[Paleopsych] Low-Cost Supercomputer Made With 1,100 PC's
shovland at mindspring.com
Sat Sep 18 12:30:32 UTC 2004
By JOHN MARKOFF
Published: October 22, 2003
At Virginia Tech, technicians and students have built a supercomputer,
above, using 1,100 Apple Macintosh computers. Srinidhi Varadarajan, below,
director of the school's computing operation, works on a program.
SAN FRANCISCO, Oct. 21 - A home-brew supercomputer, assembled from
off-the-shelf personal computers in just one month at a cost of slightly
more than $5 million, is about to be ranked as one of the fastest machines
in the world.
Word of the low-cost supercomputer, put together by faculty, technicians
and students at Virginia Polytechnic Institute, is shaking up the esoteric
world of high performance computing, where the fastest machines have
traditionally cost from $100 million to $250 million and taken several
years to build.
The Virginia Tech supercomputer, put together from 1,100 Apple Macintosh
computers, has been successfully tested in recent days, according to Jack
Dongarra, a University of Tennessee computer scientist who maintains a
listing of the world's 500 fastest machines.
The official results for the ranking will not be reported until next month
at a supercomputer industry event. But the Apple-based supercomputer, which
is powered by 2,200 I.B.M. microprocessors, was able to compute at 7.41
trillion operations a second, a speed surpassed by only three other
The fastest computers on the current Top 500 list are the Japanese Earth
Simulator; a Los Alamos National Laboratory machine dedicated to weapons
design; and another weapons oriented cluster of Intel Pentium 4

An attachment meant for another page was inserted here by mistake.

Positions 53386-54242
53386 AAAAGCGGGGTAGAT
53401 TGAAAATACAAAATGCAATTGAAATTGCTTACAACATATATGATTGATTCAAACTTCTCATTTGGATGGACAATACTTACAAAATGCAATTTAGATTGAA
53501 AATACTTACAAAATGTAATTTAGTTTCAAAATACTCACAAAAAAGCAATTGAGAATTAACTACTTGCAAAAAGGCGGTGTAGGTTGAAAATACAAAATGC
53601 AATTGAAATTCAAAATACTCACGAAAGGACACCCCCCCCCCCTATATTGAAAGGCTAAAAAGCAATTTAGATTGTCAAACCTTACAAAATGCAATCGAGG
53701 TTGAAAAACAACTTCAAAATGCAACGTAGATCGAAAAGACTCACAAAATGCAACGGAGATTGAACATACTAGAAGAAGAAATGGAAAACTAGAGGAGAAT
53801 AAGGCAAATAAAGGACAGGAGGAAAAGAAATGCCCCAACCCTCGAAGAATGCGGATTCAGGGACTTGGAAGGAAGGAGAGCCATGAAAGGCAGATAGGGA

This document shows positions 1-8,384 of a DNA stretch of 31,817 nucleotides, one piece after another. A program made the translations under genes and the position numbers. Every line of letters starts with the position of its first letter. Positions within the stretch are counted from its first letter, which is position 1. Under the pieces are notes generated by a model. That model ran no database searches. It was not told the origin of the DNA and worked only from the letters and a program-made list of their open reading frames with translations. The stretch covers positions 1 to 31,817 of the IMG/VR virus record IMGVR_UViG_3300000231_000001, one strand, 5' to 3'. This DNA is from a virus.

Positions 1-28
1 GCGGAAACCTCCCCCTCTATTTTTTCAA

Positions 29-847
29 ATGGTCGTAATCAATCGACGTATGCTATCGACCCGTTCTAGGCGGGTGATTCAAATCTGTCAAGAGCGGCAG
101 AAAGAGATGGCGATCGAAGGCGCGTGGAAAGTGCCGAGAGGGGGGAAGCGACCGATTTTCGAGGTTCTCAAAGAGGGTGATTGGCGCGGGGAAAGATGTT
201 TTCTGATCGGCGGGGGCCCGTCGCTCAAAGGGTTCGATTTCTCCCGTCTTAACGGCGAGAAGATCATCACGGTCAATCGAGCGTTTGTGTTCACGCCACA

microprocessors at the Lawrence Livermore National Laboratories.
Officials at the school said that they were still finalizing their results
and that the final speed number might be significantly higher.
"We are demonstrating that you can build a very high performance machine
for a fifth to a tenth of the cost of what supercomputers now cost," said
Hassan Aref, the dean of the School of Engineering at Virginia Tech in
Blacksburg, Va. The computer was put together in a virtual flash.
Scientists from the school met with Apple executives two days after the
company introduced its new 64-bit desktop computer in June.
Apple agreed to put the school at the head of the line for the new
machines. Starting when they returned to school in September, student
volunteers, who received free pizzas for their labor, helped with the
assembly of the system, essentially an array of large refrigerators to keep
the computers from overheating. Virginia Tech's president offered free
football tickets to the technicians who were spending long hours on the
"When you have a small budget," said Srinidhi Varadarajan, a leader of the
project, "you have to take risks."
The ranking is a coup for Apple, which for several years has lagged behind,
in terms of raw computing speed, the PC world controlled by Intel and
Advanced Micro Devices microprocessors. It is also an indication that the
supercomputer industry, which has been in eclipse since the end of the cold
war, is again playing a more vital role.
"On the surface this is a pretty impressive machine," Mr. Dongarra said.
"It shows that the processors are getting to the point where this kind of
performance will be quite common."
The performance of the new computer highlights the challenge to highly
expensive custom-designed machines - like the Earth Simulator of Japan,
which is assembled from 5,120 custom processors that have special circuitry
for performing long strings of mathematical operations - from computers put
together by linking more common off-the-shelf components in fairly simple
The Japanese computer was measured at 35.8 trillion operations a second
last year but American computer experts estimate that it cost as much as
$250 million. By contrast, the fastest cluster machine, the Lawrence
Livermore system consisting of 2304 Intel Xeon processors, is capable of
7.63 trillion operations a second, at a price estimated at $10 million to
$15 million. The Virginia Tech computer makes the cost-to-performance
equation even starker.
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